The Morning After

The Morning After


Scripture:  Isaiah 65:17-25 (NRSV)

For I am about to create new heavens
    and a new earth;
the former things shall not be remembered
    or come to mind.
But be glad and rejoice forever
    in what I am creating;
for I am about to create Jerusalem as a joy,
    and its people as a delight.
I will rejoice in Jerusalem,
    and delight in my people;
no more shall the sound of weeping be heard in it,
    or the cry of distress.
No more shall there be in it
    an infant that lives but a few days,
    or an old person who does not live out a lifetime;
for one who dies at a hundred years will be considered a youth,
    and one who falls short of a hundred will be considered accursed.
They shall build houses and inhabit them;
    they shall plant vineyards and eat their fruit.
They shall not build and another inhabit;
    they shall not plant and another eat;
for like the days of a tree shall the days of my people be,
    and my chosen shall long enjoy the work of their hands.
They shall not labor in vain,
    or bear children for calamity;
for they shall be offspring blessed by the Lord—
    and their descendants as well.
Before they call I will answer,
    while they are yet speaking I will hear.
The wolf and the lamb shall feed together,
    the lion shall eat straw like the ox;
    but the serpent—its food shall be dust!
They shall not hurt or destroy
    on all my holy mountain,
says the Lord. 


By the time you read this devotional, the 2016 election season will at last have reached its conclusion.  But as we wake up this morning and take stock of the decisions the American electorate has made, the things that were revealed about our nation in the course of this campaign are no less true.  

We remain a nation divided—not only by political affiliation, but by race, class, gender, origin, religion, and more.  We remain a nation where pain fuels fear, and fear fuels hate, and hate fuels brutality, and brutality fuels yet more pain.  We remain a nation where women, and LGBT people, and people of color are not treated as full citizens, are not treated as full reflections of God’s image, are made less safe by vitriol and violence.

We remain a nation, in other words, that sorely needs the promise of the prophet Isaiah.  Speaking to another struggling nation, centuries ago and worlds away, Isaiah prophesied of a new realm to come where all the suffering of the present day would be transformed into joy and delight.  Lives would be long and fruitful.  Coexistence would be gentle and peaceful.  All would be made new; all would be made well.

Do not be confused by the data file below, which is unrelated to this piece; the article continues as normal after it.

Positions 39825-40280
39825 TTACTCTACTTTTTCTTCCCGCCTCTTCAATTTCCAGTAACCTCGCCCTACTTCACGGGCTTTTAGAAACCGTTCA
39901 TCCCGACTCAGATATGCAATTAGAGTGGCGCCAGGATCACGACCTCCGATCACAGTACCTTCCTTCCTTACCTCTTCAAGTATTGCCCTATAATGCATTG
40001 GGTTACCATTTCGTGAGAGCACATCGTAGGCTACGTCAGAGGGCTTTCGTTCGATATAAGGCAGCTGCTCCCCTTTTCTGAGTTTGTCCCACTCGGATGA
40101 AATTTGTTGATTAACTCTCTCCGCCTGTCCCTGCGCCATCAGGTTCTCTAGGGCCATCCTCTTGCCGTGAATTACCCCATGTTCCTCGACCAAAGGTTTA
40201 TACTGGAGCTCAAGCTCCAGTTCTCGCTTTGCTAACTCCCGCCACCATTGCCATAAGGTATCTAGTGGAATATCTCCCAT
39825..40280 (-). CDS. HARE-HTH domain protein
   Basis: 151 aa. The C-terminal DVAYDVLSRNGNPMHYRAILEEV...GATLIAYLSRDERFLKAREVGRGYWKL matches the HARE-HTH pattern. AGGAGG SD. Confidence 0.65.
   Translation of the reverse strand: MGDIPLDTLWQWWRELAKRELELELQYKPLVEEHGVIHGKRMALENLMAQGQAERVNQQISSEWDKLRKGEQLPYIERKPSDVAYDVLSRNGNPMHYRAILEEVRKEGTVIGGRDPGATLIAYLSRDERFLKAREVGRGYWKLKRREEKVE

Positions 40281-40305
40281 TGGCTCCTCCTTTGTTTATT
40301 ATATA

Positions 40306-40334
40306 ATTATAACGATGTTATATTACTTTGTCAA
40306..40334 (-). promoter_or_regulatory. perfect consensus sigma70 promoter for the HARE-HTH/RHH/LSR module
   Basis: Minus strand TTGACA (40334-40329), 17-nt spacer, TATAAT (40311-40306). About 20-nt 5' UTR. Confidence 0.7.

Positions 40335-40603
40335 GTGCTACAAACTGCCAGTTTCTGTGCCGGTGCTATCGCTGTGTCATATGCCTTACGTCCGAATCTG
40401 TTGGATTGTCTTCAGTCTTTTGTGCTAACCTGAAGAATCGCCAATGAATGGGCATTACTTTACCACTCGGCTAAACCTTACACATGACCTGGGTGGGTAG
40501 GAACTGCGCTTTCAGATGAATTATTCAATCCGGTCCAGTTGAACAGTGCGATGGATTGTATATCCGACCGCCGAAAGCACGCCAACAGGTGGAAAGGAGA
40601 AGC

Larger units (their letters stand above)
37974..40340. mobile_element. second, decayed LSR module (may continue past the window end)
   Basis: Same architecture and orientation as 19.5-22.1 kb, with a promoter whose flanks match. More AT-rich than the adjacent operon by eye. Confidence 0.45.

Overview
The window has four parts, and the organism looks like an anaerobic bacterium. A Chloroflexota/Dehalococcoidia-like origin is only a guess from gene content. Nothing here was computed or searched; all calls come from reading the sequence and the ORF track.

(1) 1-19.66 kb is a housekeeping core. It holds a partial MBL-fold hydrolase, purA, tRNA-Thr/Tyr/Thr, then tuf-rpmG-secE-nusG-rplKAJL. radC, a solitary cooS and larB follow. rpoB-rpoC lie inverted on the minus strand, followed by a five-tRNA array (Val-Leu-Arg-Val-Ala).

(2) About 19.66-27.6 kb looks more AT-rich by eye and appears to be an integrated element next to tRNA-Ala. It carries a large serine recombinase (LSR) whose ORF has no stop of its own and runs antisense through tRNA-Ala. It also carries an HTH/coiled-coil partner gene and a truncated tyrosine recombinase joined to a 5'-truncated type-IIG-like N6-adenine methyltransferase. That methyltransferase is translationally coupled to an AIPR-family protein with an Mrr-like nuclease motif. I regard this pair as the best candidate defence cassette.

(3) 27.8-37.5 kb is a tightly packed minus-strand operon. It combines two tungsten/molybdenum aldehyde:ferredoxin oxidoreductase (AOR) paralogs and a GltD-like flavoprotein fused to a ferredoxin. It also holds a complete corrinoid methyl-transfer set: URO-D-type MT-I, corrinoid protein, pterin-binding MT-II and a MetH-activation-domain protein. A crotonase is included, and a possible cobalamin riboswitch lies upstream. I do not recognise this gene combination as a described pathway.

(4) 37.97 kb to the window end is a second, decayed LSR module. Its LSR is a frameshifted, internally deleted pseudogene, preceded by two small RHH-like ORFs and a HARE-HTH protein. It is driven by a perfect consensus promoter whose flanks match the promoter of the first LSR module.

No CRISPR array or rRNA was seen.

No matter how you may feel about yesterday’s results, the question for us, as Christians on the morning after, is this:  where is God’s promise alive in our hearts and in our communities, and how will we help it come true?  Regardless of the outcome of the election, the call of our faith is the same:  to be co-creators with God and to nurture God’s realm into being.

So pause from whatever pundit’s analysis you were reading or watching or listening to, and take a deep breath.  Let your eyes become the prophet’s eyes.  Picture with Isaiah a world free from poverty and suffering and pain, a world full of justice and reconciliation and joy.  That is the new world that is dawning, even now, and thanks be to God, we get to be part of it. 


Holy One, your mercy extends from everlasting to everlasting, and your love endures all things.  Help us to see your presence in the world as it is, and inspire us to live into the world as it will yet be.  Amen. 
Rev. Jocelyn B. Gardner Spencer serves as pastor of First Congregational Church of Woodstock.  She is a Racial Justice Ministry facilitator and a member of the CTUCC Board of Directors.

Jocelyn B. Gardner Spencer

The Rev. Jocelyn Gardner Spencer is the President of the Southern New England Conference and the Senior Minister of United Church on the Green, New Haven CT.

November 09, 2016
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